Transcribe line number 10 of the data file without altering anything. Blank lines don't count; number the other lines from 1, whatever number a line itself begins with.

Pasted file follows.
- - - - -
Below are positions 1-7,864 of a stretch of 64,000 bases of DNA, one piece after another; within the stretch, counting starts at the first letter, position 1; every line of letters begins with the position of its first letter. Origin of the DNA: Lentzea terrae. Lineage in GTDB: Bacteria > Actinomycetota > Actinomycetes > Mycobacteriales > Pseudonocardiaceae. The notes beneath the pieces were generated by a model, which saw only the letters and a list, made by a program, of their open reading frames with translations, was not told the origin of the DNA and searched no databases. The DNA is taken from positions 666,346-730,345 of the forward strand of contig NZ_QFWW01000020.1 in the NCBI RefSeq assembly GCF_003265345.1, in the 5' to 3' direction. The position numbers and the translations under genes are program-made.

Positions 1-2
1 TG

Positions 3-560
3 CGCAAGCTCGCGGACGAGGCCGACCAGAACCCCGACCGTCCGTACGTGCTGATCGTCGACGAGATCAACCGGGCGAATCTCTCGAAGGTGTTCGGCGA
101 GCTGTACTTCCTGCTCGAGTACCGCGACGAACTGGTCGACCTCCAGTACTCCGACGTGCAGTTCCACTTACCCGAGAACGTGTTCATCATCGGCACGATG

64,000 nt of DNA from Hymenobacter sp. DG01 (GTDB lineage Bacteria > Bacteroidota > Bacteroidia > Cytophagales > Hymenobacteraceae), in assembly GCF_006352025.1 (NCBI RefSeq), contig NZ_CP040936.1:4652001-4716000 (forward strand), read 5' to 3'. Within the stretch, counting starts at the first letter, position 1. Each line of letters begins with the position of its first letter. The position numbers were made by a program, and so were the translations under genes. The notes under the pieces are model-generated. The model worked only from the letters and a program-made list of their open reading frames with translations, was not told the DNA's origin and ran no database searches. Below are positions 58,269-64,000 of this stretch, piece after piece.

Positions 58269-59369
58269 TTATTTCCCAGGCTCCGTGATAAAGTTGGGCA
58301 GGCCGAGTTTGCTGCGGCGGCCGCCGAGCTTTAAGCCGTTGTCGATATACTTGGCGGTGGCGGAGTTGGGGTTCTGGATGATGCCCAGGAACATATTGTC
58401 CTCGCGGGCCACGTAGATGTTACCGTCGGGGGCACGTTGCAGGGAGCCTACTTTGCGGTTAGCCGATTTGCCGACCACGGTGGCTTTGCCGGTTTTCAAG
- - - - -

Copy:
58301 GGCCGAGTTTGCTGCGGCGGCCGCCGAGCTTTAAGCCGTTGTCGATATACTTGGCGGTGGCGGAGTTGGGGTTCTGGATGATGCCCAGGAACATATTGTC